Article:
• Compatibility. Underwing fuel nozzles are primarily compatible, making them versatile for fueling operations.

Disadvantages of Underwing Fuel Nozzles

  • Design Complexity: Underwing fuel nozzles have a complex design, making them a more expensive option than overwing nozzles.
  • Increased Maintenance Requirements: Underwing fuel nozzles require regular maintenance to ensure proper operation. The complex design of these nozzles can lead to more frequent breakdowns or repairs.
  • Difficulty Operating: Underwing supply nozzles are heavier and larger than overwing, making it challenging to operate, especially overwing fuel nozzles.

Overwing Fuel Nozzles

Over-wing fuel nozzles are crucial in efficient and safe aircraft refueling. Designed with precision engineering and adhering to strict safety standards, these nozzles are essential components in the aviation industry.

Safe Refueling with Overwing Fuel Nozzles

In light aircraft, the fuel tanks are typically situated inside the wings and can be filled through a filler cap on top of the wing. To ensure proper fuel balance and remove any moisture, drains are located at the bottom, and vents allow for internal pressure equalization. The fuel quantity is measured by a sensing unit in each tank and displayed on the cockpit’s fuel quantity gauges.

Aircraft Fuel Nozzles

High-wing aircraft rely on gravity to feed fuel to the carburetor. On the other hand, low-wing planes and those with fuel-injected engines require an engine-driven pump to supply fuel. An electrically powered pump is also essential for engine start and backup purposes.

A fuel pressure gauge is used to monitor the pump’s performance. The pilot can select which tank feeds fuel to the engine using the fuel selector valve. Some systems may require alternating between tanks, while others offer the option to use both tanks simultaneously. Additionally, the selector valve has an “Off” position.

Overwing Fuel Nozzles

For aircraft with carbureted engines, a manual primer adds extra fuel for starting, while fuel-injected engines use an electric fuel pump. Before reaching the engine, the fuel passes through a strainer to remove contaminants and water. The fuel filter’s sump is located below the engine, and a fuel sample is taken from it during preflight.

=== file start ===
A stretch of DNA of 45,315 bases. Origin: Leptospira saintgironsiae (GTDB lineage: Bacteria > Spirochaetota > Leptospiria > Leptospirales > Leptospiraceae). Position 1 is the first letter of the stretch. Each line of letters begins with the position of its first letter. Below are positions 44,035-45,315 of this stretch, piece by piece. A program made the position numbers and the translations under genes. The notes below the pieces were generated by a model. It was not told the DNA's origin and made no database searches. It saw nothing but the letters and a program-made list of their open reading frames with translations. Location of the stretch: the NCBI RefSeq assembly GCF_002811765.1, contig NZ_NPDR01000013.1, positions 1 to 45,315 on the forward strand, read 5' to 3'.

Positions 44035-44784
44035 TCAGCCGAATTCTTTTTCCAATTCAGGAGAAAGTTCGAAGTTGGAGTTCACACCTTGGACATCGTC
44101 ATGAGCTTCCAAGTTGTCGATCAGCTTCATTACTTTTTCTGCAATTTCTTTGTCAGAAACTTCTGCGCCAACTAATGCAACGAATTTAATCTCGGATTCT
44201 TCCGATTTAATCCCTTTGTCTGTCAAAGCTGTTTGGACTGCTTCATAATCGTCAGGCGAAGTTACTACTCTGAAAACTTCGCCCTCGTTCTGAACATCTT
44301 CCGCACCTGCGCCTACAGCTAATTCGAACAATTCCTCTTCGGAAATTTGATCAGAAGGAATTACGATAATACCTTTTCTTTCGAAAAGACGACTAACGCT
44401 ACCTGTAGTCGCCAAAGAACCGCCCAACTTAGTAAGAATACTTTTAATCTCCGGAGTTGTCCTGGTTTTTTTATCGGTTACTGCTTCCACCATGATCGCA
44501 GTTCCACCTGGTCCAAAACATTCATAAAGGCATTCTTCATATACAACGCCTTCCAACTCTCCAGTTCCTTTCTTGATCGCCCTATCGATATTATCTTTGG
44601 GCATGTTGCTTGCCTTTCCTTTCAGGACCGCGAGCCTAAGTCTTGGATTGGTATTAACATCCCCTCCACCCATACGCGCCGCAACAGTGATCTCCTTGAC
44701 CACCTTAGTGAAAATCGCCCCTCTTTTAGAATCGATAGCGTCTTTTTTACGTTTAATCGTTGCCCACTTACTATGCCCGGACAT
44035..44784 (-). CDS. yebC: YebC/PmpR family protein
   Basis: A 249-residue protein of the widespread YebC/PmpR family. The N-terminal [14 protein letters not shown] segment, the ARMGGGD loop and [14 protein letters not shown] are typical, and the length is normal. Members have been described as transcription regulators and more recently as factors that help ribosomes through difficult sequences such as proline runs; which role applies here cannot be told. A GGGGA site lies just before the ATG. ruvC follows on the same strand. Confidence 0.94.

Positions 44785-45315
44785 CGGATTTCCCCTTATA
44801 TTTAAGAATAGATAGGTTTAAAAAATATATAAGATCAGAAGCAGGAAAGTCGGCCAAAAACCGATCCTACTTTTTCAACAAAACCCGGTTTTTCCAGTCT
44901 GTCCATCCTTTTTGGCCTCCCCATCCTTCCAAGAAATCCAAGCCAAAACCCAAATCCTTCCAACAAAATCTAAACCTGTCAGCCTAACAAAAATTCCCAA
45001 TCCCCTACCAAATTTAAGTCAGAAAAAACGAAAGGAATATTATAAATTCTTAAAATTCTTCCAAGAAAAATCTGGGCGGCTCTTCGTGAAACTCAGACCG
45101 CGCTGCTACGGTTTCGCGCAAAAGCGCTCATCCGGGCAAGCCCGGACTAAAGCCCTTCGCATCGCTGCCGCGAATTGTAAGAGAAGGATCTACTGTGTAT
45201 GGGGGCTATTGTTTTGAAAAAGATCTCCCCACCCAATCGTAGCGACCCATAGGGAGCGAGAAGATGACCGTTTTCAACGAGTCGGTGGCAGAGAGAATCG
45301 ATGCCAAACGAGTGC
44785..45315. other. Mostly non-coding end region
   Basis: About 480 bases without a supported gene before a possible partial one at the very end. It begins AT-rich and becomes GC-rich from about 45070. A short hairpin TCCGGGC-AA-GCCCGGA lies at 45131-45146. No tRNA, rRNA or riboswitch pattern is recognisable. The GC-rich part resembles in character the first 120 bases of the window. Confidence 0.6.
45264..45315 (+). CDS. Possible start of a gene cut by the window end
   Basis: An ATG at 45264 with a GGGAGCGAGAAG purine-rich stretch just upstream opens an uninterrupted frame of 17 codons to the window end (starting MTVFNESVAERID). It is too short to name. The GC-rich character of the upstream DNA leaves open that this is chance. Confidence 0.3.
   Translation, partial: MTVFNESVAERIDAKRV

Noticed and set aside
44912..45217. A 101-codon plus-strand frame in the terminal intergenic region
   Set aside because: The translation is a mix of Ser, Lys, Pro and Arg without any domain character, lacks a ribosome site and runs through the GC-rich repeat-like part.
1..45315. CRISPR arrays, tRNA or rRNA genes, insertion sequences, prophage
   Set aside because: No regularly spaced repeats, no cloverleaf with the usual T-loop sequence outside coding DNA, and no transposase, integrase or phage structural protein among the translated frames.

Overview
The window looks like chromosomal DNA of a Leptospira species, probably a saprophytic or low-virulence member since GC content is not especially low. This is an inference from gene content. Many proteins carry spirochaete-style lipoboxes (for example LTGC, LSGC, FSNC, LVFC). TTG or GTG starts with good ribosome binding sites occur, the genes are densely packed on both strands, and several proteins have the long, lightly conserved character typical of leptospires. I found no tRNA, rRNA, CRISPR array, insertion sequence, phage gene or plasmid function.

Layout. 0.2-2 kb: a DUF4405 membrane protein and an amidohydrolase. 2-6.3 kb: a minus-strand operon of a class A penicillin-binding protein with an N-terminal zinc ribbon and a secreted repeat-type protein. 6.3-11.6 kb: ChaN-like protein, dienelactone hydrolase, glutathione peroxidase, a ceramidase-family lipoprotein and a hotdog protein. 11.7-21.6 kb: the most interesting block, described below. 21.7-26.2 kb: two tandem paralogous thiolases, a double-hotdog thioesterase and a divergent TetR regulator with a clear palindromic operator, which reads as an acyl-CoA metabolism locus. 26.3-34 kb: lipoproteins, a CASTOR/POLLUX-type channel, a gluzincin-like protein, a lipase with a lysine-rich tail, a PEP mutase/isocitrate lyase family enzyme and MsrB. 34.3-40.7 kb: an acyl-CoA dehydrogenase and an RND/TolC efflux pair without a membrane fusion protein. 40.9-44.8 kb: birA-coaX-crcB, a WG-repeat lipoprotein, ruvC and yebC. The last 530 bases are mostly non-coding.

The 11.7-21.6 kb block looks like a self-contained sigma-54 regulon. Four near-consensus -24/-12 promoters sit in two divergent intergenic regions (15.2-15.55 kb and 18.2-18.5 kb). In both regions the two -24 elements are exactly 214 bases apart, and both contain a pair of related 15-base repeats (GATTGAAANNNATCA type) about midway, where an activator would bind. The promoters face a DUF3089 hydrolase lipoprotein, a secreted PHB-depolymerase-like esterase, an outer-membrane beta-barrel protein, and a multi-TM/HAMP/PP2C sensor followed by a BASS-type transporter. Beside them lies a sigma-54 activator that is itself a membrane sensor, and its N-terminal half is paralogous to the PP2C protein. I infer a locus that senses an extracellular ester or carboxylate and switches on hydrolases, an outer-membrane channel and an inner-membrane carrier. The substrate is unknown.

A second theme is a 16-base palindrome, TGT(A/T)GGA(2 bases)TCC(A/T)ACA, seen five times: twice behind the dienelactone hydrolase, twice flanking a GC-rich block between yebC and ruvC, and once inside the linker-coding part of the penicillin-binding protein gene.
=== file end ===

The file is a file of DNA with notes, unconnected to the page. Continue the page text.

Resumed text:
Advantages of Overwing Fuel Nozzles

  • Easy Accessibility: Accessing fuel tanks is easier with over-wing fuel nozzles above the wing, making rapid refueling more convenient, especially for smaller aircraft.
  • Simplicity: Over-wing fuel nozzles have a more straightforward design than underwing ones. This simplifies maintenance and reduces the likelihood of breakdowns or repairs.

Disadvantages of Overwing Fuel Nozzles

  • Slower refueling process: Fuel delivery through the wing can be slower than underlying fuel nozzles. The fuel must travel a longer distance, which can take longer.
  • Fuel Spillage: Over-wing fuel nozzles have an increased risk of fuel spillage, primarily due to the requirement for manual handling and the likelihood of operator error.

Wrapping Up

The choice between underwing and overwing aircraft fuel nozzles depends on several factors, including aircraft type and specific operational requirements. Underwing fuel nozzles provide efficient fuel delivery and enhanced safety features but can pose challenges in accessibility and maintenance. Over-wing fuel nozzles offer easier access and simplicity but can result in a slower refueling process and an increased risk of fuel spillage.

Ultimately, it is crucial to consider the specific needs of the aircraft and refueling operation to choose the most suitable type of fuel nozzle. By understanding the advantages and disadvantages of fuel nozzles under and above the wings, aircraft operators can make informed decisions that optimize efficiency, safety, and reliability.


2 thoughts on “Underwing Vs Overwing Aircraft Fuel Nozzles (Compared)

  1. Keith Reay says:

    Enjoyed the article, a useful training tool I think.
    I was surprised you didn’t include the overwing nozzle types, ie duckbill.

    1. Hi Keith, follow our blog posts and learn more about the overwing. Since you are also following our quiz/answers, you may have noted a great dive on this already-discussed topic through our LinkedIn page. Thanks for your valuable request; I hope our answer meets your expectations.